“My husband asked if I’d be interested in buying Women & Children First. I told him I’d have the concept re-tooled a little bit,” she says. “Not that I wouldn’t want it to be a feminist bookstore, but I’d want it to be a neighborhood bookstore with a strong feminist bent.”
That’s exactly what Bookends & Beginnings has grown into. A few days before the verdict on the Northlight high-rise was announced, an Evanston prep school had a grade 5 class trip to the store. They spent their time here learning through conversation and various books at the store about life in ancient Egypt, and how Cleopatra might’ve studied.
There are also weekly events at the Bookends & Beginnings. In addition to readings with authors, multiple book clubs run in parallel. The Very Short Book Club for instance, is working towards exploring a title each month from the Oxford University Press’ Very Short Introduction series of books, while The Mortality Book Club reads and discusses oft-avoided topics that confront people at the end of their lives. Another popular series of events at the Bookends & Beginnings is Storytime!, aimed at children between ages 2-6 to come in and spend their evenings with real time storytelling.
Barrett has ensured, through these beyond-commerce interactions, that the store and the community share a strong and continuous relationship. This came of use especially when the space was, for six months, simmering in the uncertainty of its existence. Barrett had mobilized the community to speak up about what the space meant to them. For five months, she continuously pushed citizen petitions to stop re-development of the block through the store’s newsletter.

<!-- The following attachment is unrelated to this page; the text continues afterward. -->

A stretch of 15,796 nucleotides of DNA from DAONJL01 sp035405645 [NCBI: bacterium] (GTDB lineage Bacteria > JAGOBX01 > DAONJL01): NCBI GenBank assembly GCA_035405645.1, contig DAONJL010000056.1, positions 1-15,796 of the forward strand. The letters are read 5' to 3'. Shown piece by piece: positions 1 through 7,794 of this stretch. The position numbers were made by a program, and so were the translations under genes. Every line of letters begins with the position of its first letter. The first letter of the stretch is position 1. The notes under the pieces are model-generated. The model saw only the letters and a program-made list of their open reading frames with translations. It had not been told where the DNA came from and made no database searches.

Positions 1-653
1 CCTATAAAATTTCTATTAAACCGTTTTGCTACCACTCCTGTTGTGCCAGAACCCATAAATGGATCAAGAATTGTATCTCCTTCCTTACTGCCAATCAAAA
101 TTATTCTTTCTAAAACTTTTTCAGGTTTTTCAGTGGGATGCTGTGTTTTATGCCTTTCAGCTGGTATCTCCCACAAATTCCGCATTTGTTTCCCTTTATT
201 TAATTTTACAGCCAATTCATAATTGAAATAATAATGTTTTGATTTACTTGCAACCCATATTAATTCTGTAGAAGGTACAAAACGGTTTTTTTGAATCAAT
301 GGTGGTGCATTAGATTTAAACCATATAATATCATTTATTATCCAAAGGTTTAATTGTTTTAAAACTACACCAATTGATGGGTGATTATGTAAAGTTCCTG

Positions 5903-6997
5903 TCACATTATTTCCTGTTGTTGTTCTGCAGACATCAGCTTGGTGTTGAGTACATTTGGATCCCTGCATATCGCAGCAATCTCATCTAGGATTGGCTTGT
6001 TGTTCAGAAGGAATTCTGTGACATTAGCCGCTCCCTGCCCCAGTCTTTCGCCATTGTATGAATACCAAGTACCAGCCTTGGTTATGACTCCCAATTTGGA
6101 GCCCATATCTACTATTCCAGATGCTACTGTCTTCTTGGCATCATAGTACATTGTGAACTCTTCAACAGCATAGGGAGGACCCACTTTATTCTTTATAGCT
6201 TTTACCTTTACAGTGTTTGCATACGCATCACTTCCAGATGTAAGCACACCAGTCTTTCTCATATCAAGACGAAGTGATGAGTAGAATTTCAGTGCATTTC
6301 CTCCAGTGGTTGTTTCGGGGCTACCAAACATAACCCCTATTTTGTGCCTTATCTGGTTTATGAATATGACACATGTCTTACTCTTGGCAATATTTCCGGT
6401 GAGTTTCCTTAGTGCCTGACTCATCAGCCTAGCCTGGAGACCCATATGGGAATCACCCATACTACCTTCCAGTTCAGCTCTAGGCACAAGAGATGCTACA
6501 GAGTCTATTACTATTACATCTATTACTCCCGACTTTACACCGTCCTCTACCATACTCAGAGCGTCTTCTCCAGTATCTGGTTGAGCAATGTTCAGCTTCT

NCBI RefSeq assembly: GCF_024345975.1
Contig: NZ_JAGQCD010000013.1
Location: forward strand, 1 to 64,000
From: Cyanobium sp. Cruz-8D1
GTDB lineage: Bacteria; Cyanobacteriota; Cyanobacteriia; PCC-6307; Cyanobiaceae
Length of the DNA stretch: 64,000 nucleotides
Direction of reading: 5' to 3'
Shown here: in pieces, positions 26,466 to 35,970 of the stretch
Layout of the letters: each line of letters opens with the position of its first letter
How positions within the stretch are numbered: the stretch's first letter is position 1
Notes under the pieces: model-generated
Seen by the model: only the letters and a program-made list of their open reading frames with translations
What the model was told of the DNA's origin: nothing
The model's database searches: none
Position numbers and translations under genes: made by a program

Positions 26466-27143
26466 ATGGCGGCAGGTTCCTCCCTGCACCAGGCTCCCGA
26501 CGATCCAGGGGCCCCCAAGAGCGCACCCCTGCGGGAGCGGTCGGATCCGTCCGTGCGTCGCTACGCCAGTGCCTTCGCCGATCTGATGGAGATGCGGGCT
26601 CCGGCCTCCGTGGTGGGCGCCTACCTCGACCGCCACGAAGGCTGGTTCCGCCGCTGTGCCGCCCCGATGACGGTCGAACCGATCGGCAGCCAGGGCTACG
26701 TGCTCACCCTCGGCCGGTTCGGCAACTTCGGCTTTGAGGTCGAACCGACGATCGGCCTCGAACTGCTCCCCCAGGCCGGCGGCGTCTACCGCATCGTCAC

But on 31 January, the day that the issue came up for discussion with Evanston’s Economic Development Council, Barrett was sick with the flu and couldn’t attend the city council meeting. That didn’t stop more than 20 Evanstonians from speaking up for her store — for their store.
“I see it as a sort of intercostal muscle in the city,” said Elena Gonzales, an Evanston resident of over 30 years and Bookends & Beginnings regular, at that meeting. “The businesses in and around the alley in particular are so special that novelists have written about them. I don’t know if anyone here has had the experience of having someone say ‘Oh you’re from Evanston? I’ve read the Time Traveler’s Wife! Is that bookstore real?’ Yes, it is real! We have it, let’s not ruin it,” she said to the aldermen, referring to the store’s importance and reference in pop culture.
Barrett watched the proceedings through a livestream feed online. Weeks later, she’d attribute the success of the campaign to “people power”.
“The book business doesn’t have that many rewards other than loving reading, loving being a reader, and sharing that with other people,” she says as her younger son George Garrett puts two Hershey’s kisses with the receipt, on top of a book that one of the last customers of the day has purchased. It’s almost last light of day, and the store will soon shut, but the fairylights dangling at the storefront will remain lit long into the night.